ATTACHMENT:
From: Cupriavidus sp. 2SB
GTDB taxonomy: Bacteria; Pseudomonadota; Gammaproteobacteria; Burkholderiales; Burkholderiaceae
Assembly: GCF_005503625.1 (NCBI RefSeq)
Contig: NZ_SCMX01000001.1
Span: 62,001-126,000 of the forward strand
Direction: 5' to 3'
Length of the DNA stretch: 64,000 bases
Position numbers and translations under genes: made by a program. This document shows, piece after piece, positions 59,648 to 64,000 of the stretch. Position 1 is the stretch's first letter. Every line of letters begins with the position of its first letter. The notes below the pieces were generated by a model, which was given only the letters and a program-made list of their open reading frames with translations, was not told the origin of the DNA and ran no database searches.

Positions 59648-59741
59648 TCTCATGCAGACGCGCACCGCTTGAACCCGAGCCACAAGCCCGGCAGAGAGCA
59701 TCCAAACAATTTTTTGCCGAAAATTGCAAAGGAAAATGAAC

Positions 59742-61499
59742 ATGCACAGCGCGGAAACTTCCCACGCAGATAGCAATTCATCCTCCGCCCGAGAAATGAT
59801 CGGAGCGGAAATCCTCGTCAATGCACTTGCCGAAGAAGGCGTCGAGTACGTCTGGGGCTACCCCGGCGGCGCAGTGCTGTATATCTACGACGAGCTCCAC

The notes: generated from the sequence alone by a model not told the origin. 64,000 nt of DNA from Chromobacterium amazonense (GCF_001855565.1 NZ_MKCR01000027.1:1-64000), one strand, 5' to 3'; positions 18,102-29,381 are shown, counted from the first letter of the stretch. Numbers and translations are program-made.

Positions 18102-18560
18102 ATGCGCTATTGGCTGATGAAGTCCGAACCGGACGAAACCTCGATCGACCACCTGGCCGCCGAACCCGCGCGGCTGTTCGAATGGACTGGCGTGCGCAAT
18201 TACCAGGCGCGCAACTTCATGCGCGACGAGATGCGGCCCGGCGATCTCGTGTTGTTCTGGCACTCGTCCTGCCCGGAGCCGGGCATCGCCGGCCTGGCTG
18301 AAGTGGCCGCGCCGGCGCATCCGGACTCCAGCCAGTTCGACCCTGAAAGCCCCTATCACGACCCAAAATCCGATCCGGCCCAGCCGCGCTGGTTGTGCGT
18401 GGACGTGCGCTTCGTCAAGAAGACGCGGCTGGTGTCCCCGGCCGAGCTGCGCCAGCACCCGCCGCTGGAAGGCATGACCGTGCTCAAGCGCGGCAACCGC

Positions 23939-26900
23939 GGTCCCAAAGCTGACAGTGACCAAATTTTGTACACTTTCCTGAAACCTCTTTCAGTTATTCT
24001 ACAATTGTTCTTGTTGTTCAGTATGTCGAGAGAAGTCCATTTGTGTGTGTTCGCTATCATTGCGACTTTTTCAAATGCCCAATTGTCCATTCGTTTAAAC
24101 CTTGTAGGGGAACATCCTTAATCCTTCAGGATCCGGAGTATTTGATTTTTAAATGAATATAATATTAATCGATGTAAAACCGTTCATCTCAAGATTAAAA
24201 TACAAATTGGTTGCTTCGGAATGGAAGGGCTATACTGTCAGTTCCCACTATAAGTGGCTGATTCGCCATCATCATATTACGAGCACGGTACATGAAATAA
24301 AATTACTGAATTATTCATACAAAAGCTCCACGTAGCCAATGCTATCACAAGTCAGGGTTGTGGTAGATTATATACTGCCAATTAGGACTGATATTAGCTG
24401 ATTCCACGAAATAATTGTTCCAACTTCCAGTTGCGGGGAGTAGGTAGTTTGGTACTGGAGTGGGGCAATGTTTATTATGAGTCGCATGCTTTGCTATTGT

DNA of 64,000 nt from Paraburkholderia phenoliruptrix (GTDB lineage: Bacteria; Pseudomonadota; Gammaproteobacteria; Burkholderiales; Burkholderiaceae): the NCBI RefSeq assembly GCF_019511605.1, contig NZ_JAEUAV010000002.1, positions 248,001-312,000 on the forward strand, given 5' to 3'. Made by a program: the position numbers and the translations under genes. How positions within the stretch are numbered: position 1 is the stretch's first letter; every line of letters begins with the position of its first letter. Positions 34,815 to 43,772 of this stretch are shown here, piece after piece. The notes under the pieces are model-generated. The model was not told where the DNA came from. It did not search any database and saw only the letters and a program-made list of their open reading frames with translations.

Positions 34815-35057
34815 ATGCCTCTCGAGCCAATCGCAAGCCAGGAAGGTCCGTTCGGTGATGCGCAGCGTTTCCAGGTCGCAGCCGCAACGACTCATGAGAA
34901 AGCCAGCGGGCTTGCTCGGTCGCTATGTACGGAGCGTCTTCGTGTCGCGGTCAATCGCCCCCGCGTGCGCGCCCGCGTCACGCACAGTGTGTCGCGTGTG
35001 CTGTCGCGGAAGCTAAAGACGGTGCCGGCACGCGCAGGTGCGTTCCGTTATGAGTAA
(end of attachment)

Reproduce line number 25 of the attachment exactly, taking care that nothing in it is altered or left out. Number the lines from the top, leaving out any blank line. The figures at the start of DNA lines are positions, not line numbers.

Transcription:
24201 TACAAATTGGTTGCTTCGGAATGGAAGGGCTATACTGTCAGTTCCCACTATAAGTGGCTGATTCGCCATCATCATATTACGAGCACGGTACATGAAATAA